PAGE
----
COPD: Coping with Fatigue

When you have COPD, it's common to feel tired. During physical activity, your energy level may be low. This is known as fatigue.

How does COPD cause fatigue?

COPD (chronic obstructive pulmonary disease) is a health problem that keeps your lungs from working as they should. The lungs’ job is to get oxygen to the body. Oxygen is a gas your body needs. The air you breathe in contains oxygen. Inside the lungs, air moves through tubes called airways. In healthy airways, air moves in and out easily. With COPD, lungs and airways are damaged. This damage causes airways to be blocked. Then air has a harder time traveling through the airways. Poor air flow means the body can’t get the oxygen it needs. You may also have higher levels of carbon dioxide. Carbon dioxide is a waste product of breathing. COPD also causes inflammation in the lungs. These things can also lead to fatigue.

With COPD, lung damage is usually from breathing in irritants over a long period of time. The main irritant that causes COPD is cigarette smoke. Other irritants are pollution, dust, fumes, and chemicals.

Treatment for fatigue

There is no cure for COPD. But certain treatments can help symptoms such as fatigue. These treatments include:

  • Bronchodilators. These medicines help open the airways to improve breathing.

  • Combination medicines. These include a bronchodilator and a steroid. Bronchodilators help make breathing better by opening the airways. Steroids help keep the airways from getting irritated.

  • Antibiotics. A respiratory infection can make COPD symptoms worse. Antibiotics are medicines that help treat infections.

  • Pulmonary rehab (rehabilitation). This program teaches ways to ease COPD symptoms. It includes tips on exercising, correct posture, how to conserve energy, and eating right to improve breathing.

  • Oxygen therapy. When the level of oxygen in the blood is too low, your healthcare provider may prescribe oxygen. Oxygen can help you feel better and be more active. You may use the extra oxygen all the time. Or you may need it only during some activities such as exercise.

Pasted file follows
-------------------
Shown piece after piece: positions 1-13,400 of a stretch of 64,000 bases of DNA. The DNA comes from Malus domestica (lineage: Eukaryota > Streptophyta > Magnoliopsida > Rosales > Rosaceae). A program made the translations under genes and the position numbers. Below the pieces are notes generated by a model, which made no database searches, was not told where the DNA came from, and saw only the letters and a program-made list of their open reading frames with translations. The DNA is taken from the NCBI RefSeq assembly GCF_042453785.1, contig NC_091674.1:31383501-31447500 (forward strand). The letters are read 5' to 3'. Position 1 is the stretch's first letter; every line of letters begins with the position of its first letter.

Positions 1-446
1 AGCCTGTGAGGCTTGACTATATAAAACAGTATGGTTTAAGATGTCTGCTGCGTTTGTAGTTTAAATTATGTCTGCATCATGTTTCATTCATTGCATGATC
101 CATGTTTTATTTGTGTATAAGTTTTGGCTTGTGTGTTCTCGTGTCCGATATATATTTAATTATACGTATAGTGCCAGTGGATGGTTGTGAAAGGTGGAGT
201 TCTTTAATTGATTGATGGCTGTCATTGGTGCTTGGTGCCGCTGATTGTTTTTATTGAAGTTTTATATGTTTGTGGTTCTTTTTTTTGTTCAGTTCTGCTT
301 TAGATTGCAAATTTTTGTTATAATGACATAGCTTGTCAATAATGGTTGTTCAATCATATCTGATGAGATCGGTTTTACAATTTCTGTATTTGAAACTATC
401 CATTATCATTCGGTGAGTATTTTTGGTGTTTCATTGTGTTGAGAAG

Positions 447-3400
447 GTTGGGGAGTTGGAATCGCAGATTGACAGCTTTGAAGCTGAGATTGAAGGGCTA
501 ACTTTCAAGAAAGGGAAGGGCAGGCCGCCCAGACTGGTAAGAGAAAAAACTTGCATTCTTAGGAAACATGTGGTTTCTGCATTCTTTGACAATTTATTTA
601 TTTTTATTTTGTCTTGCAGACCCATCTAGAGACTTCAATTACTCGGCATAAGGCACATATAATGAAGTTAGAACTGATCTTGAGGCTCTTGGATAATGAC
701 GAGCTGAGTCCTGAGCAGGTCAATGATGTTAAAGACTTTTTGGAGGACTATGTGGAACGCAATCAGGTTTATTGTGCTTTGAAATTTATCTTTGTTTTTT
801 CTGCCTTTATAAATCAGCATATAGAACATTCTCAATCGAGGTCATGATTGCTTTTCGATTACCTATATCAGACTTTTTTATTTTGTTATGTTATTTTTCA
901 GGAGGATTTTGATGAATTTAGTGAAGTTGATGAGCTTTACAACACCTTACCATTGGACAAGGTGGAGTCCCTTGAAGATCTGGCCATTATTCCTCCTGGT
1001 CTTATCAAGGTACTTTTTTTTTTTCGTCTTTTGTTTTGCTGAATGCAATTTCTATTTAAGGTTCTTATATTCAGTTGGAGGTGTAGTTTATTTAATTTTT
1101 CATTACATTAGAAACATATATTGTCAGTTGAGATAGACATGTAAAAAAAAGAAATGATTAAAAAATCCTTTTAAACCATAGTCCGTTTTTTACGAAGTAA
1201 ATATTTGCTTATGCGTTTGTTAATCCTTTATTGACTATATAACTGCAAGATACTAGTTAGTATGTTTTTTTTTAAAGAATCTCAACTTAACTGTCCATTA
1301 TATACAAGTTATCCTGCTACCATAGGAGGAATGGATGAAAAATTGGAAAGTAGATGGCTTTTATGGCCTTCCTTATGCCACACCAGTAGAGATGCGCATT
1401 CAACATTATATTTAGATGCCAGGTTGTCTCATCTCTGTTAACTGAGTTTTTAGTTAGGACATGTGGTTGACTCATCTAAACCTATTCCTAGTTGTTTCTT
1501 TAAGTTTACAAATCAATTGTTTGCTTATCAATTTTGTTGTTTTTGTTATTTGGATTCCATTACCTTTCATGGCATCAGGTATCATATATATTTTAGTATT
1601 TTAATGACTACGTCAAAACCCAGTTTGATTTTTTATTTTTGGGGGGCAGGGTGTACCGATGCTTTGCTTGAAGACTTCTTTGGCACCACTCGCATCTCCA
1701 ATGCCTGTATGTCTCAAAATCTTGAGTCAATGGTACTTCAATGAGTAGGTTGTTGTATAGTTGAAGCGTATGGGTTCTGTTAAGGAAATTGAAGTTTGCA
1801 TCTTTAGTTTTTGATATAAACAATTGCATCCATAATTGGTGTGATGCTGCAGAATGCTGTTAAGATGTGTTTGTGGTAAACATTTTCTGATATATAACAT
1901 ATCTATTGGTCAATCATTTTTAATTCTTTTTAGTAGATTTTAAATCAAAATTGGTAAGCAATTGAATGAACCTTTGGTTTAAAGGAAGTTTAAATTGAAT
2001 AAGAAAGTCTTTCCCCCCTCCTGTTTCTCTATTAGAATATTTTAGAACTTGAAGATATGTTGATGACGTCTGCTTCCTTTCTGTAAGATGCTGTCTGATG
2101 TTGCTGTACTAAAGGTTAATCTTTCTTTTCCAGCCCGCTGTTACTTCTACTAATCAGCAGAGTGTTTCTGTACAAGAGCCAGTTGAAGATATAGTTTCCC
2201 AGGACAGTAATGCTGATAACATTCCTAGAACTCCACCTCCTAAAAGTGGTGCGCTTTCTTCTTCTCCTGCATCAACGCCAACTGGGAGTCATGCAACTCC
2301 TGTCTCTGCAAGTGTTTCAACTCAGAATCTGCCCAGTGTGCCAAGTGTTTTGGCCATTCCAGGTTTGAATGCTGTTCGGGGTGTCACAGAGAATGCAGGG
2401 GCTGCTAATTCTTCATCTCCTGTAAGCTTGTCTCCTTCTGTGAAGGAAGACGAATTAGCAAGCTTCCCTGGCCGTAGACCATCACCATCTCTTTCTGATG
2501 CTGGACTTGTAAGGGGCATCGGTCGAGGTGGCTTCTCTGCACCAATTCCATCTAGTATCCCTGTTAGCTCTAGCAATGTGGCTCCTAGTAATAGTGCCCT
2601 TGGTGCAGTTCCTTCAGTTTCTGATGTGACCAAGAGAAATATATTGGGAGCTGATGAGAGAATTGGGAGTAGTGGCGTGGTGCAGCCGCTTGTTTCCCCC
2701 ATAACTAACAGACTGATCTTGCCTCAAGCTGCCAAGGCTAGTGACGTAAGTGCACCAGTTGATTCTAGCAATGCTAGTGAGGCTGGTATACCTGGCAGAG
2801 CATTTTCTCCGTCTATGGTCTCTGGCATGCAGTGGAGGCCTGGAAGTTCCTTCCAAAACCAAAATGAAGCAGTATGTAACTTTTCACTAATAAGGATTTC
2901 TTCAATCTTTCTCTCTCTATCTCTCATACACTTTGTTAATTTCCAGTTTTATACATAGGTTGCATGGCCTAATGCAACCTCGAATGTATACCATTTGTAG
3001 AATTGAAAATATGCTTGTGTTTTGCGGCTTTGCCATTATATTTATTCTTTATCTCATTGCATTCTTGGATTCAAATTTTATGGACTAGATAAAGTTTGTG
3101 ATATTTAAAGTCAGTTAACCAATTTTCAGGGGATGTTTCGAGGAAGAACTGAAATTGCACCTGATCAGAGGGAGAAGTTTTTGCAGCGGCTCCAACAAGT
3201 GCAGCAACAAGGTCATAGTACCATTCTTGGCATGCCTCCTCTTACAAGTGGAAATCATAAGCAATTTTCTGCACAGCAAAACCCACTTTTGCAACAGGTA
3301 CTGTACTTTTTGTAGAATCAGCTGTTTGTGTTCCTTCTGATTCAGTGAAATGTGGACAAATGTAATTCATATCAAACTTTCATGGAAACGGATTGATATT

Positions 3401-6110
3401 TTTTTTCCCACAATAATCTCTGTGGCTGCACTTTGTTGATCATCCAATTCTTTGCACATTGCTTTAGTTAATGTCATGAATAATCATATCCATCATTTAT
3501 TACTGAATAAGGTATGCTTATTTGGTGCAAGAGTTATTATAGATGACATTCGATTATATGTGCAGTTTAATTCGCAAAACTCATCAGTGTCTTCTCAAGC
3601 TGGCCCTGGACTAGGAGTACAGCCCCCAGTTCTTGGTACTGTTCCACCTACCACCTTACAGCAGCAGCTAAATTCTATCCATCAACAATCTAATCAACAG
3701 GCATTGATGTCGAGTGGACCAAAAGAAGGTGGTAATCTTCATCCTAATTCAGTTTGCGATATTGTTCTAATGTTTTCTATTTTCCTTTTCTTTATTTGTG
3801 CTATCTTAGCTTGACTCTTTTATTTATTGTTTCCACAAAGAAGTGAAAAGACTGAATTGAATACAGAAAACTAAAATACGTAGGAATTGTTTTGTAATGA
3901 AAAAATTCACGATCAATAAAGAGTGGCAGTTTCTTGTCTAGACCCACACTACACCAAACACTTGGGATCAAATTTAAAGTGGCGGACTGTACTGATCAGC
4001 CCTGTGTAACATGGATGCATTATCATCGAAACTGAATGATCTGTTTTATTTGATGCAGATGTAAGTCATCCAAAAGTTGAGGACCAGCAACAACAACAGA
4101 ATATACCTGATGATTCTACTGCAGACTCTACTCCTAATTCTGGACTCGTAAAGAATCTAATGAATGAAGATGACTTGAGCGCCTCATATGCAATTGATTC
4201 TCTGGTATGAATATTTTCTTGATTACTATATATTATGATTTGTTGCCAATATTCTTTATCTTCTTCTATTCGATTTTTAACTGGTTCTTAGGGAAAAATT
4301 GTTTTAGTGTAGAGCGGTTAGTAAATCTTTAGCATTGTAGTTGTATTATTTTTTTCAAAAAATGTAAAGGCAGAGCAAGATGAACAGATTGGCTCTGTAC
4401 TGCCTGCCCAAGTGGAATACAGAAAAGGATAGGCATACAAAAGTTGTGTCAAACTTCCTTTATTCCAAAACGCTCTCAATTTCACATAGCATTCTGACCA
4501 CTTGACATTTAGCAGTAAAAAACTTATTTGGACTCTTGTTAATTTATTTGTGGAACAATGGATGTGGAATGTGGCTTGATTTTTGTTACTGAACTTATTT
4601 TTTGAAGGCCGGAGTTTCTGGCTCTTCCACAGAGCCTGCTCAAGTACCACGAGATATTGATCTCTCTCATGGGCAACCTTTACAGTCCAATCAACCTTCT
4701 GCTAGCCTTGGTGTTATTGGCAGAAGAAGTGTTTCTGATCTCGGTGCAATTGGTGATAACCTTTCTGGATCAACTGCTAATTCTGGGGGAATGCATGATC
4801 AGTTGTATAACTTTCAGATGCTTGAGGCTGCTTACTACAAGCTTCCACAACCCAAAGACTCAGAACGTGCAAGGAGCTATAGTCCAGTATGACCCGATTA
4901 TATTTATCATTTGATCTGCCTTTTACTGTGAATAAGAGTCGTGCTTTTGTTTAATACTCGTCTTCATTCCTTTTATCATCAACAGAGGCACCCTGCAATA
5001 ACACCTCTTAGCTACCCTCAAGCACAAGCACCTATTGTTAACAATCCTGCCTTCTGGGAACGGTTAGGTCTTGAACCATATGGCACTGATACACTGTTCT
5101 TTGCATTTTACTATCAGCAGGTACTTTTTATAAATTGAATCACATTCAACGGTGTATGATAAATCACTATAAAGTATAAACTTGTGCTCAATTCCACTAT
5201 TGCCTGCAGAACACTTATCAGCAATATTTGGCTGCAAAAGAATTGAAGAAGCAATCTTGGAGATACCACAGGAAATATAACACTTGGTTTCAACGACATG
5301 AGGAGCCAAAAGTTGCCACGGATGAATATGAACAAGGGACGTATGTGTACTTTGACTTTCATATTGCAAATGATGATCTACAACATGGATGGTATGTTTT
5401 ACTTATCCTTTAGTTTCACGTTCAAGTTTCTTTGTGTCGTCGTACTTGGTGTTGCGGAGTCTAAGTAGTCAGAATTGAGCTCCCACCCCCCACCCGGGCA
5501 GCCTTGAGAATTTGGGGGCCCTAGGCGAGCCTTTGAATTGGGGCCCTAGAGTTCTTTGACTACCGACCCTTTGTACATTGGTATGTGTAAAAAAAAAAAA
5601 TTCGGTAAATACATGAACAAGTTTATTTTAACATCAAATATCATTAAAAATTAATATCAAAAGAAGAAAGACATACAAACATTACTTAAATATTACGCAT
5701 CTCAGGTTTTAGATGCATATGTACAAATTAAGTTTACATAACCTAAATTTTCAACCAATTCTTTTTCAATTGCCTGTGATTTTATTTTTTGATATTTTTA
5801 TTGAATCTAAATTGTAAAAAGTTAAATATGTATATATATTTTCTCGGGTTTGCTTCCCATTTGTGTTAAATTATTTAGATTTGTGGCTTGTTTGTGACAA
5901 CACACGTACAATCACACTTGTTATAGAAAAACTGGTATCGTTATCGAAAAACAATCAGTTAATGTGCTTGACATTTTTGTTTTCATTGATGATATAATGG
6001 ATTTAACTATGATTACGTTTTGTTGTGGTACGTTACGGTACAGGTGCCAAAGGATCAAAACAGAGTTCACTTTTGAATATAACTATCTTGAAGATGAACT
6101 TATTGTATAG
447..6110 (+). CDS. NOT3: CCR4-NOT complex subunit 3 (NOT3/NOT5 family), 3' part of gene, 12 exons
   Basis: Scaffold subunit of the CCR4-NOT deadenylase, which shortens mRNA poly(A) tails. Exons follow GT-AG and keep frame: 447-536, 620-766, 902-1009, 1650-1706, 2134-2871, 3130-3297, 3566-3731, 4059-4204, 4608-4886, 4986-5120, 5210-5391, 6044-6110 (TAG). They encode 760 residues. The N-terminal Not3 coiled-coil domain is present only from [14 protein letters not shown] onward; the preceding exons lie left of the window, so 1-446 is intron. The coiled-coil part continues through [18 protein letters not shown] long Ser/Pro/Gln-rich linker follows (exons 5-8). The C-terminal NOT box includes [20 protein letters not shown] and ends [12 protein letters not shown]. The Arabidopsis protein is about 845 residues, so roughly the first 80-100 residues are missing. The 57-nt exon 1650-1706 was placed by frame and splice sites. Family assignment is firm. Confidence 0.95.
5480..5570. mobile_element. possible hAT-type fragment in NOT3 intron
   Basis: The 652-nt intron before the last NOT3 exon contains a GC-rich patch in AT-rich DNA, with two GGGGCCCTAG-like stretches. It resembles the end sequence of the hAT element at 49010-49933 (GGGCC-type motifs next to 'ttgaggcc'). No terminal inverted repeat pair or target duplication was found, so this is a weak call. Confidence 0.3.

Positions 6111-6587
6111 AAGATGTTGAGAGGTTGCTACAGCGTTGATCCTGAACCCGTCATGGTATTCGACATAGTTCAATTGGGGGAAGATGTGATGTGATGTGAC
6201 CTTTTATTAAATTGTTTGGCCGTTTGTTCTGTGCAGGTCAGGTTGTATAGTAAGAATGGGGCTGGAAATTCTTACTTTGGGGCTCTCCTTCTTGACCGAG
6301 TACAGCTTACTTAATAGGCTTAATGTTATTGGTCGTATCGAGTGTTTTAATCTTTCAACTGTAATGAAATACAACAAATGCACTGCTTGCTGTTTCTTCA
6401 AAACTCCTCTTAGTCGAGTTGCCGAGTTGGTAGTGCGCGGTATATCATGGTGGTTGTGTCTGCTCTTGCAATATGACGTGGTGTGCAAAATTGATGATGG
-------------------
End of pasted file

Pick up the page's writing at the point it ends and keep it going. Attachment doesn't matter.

• Surgery. You may need surgery for severe symptoms when other treatments have not helped. Surgery removes the most damaged parts of the lungs.

Your healthcare provider will work with you to decide on the best treatment plan for you.

Self-care tips for coping with fatigue

Woman sitting on bed, putting on jacket.

There are things you can do to manage your fatigue and have more energy:

  • Balance activity and rest. This can help you from getting overtired. Stop and rest before you feel worn out. If an activity takes a lot of energy, break it into parts. For instance, fold the laundry first. Then have a rest before putting it away.

  • Save your energy. The way you use your body during a task can help you have more energy. Do activities slowly. Rushing through activities uses more energy. It can also increase shortness of breath. Sit to dress and to do other daily tasks such as brushing your teeth. Use a cart with wheels to move food, laundry and other items around your house. Keep the things you use often at waist level so you can get them easily.

  • Eat well. When you’re tired, you may not be eating as well as you should. Poor nutrition can make symptoms worse. It can also raise your risk for infections. Try resting before eating. Eat smaller meals throughout the day. Ask your healthcare provider if you should take vitamins or supplements.

  • Stay at a healthy weight. Being underweight can limit your energy. Being overweight can make shortness of breath worse. Work with your healthcare provider to find out the best weight for you.

  • Don’t be afraid to exercise. Exercise may make you short of breath. But exercise can strengthen breathing muscles. It can also give you more energy. Walking is a good way to get oxygen moving through the body. Ask your healthcare provider about safe exercises for you.

  • Do breathing exercises. Learn how to do belly breathing and pursed-lip breathing. Do these exercises while you are working. They can help you breathe better. Taking slow, deep breaths at any time can give you more of the oxygen you need.

Here are more ways to reduce symptoms caused by COPD:

  • Stop smoking. Cigarette smoking is the main cause of COPD. Stopping smoking is the most important step you can take to treat COPD. Within 8 hours of stopping smoking, the level of oxygen in your blood will go up. If you need help stopping smoking, talk with your healthcare provider.

  • Stay away from secondhand smoke and other irritants. Try to stay away from smoke, chemicals, fumes, and dust. Don’t let anyone smoke in your home. Stay indoors on smoggy days.

  • Prevent lung infections. Having COPD raises your risk for flu and pneumonia. And this can make your symptoms worse. Ask your healthcare provider about the flu and pneumonia vaccines. Take steps to prevent colds and other lung infections.

  • Practice correct handwashing. Wash your hands often with soap and water. Use hand sanitizer when you can’t wash your hands. Stay away from crowds during cold and flu season.

When to call your healthcare provider

Call your healthcare provider right away if you have any of these problems:

  • Fever of 100.4°F (38°C) or higher, or as directed by your healthcare provider

  • Symptoms that don’t get better, or get worse

  • New symptoms

© 2000-2021 The StayWell Company, LLC. All rights reserved. This information is not intended as a substitute for professional medical care. Always follow your healthcare professional's instructions.
Powered by Krames Patient Education - A Product of StayWell